Fairness? Who Needs Fairness?: Vancouver’s New Liquor By-Laws
The City of Vancouver took aim at the heart of Vancouver’s restaurant industry two weeks ago with the introduction of by-law amendments that could have the effect of putting numerous restaurants out of business or forcing them to create unsustainable business models.
The tabled by-law amendments came amongst the more positive announcement that Vancouver was extending late-night licenses for some establishments that served primarily liquor. However, these amendments are seriously biased against the food primary establishments. Given how much Vancouverites love their food culture, this will come as a shock to many. Here are some of the amendments:
1. The 20% of food primary restaurants that have existing licenses to close later than 1am will be required by the City as of January 1st, 2010 to close at 1am on weekdays and 2am on weekends, effectively stripping these restaurants of a portion of their licenses, for which they undoubtedly paid a premium. No ‘grandfather’ clauses will qualify.
2. All restaurants, under the new by-laws, will be required to sell as much food as alcohol, and drinks can only be served with a meal. Read this last sentence very carefully because the out-dated 50/50 rule is back to put every single restaurant serving alcohol in contravention of their liquor license on a regular basis. The days of ordering a quality bottle of wine would be over, by law.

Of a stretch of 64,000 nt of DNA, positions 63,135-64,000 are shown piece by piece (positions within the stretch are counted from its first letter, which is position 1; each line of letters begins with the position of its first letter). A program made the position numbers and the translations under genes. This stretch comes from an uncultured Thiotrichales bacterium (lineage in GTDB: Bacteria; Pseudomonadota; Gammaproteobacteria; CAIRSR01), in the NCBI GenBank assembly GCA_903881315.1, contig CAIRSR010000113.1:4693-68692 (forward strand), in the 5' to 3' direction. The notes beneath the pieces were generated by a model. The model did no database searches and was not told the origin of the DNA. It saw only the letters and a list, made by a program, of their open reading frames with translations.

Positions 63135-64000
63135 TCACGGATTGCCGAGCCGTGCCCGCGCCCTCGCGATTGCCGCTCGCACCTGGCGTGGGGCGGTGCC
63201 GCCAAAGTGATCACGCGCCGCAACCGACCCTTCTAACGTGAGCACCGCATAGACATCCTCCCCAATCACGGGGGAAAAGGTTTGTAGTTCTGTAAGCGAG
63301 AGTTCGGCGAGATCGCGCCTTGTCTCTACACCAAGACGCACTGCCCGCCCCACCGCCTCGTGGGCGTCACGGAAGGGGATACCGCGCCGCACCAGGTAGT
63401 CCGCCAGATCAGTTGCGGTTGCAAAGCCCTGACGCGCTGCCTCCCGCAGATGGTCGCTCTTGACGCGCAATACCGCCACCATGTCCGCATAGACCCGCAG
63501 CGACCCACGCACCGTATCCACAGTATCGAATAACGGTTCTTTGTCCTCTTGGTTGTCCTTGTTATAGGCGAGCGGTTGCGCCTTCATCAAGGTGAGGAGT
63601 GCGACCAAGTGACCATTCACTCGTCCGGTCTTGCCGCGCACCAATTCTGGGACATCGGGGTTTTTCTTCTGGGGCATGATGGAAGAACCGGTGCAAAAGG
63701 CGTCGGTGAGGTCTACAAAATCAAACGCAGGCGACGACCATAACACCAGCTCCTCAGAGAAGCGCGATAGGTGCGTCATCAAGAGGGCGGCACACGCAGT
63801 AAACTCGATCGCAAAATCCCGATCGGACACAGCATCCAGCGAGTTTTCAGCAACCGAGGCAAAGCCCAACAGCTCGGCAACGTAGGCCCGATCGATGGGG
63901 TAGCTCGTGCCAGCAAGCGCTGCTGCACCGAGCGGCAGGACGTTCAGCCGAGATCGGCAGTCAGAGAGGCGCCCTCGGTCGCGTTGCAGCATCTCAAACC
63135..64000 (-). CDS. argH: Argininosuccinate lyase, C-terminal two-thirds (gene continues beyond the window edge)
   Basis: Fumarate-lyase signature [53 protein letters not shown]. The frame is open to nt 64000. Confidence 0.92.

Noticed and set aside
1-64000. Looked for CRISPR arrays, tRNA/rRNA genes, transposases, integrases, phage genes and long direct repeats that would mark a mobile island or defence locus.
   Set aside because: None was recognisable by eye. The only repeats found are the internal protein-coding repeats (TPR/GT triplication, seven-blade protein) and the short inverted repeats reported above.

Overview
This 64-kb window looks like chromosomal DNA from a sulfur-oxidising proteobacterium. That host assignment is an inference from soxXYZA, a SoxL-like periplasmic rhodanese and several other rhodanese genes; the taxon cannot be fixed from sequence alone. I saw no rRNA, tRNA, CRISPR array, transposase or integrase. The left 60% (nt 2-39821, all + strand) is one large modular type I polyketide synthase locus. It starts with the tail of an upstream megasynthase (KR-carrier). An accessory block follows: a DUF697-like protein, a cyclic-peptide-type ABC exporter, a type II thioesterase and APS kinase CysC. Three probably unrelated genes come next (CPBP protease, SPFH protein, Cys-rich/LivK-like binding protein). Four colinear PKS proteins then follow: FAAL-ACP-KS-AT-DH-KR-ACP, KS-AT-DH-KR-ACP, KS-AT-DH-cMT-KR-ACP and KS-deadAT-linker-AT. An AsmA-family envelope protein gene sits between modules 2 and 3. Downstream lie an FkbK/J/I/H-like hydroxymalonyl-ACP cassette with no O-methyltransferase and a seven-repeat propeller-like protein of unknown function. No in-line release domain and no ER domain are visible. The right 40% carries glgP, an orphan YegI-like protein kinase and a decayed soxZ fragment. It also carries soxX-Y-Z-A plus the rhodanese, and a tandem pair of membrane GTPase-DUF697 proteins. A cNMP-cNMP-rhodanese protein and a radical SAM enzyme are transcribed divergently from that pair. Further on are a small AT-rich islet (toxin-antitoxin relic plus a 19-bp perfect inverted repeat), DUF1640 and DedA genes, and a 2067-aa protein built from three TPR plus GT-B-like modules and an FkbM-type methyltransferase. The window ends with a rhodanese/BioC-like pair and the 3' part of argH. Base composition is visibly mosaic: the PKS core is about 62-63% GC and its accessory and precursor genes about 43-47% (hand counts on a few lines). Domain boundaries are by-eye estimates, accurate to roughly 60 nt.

This last point affects every restaurant, be it casual dining, fine dining, corporate chain or otherwise, and furthermore Counci plans to eliminate any past loop holes by changing the previous 24 hour sampling to an 8 hour sampling.
3. The cost of City-issued business licenses will be increased to pay for the bureaucracy required to make these changes. Every food primary restaurant will also be subject to an annual $3.00 fee. The total amount of money this raises, somewhere in the neighbourhood of $450,000 annually, will be spent entirely on a new task force of inspectors whose sole mandate will be to enforce the 50/50 law. These ‘food police’ not only have the power they need to fine or suspend restaurants by way of their business licenses, but Council have also passed a measure without public consultation allowing them to raise the penalties to $15,000 for a contravention.
This is yet another example of government bureaucracies getting it all wrong. Why punish food primary restaurants with puritanical and ludicrous laws that lack both logic and fairness? Doesn’t this prove that bureaucrats are unable to make effective decisions when it comes to liquor licensing and distribution in the province? Will this by-law have the effect of increasing the already steady rate of restaurant closures in Vancouver given the poor economy? Hopefully this by-law amendment will never get the force of law and I hope that the restaurant industry and consumers can put enough pressure on the City to abandon this ludicrous law.
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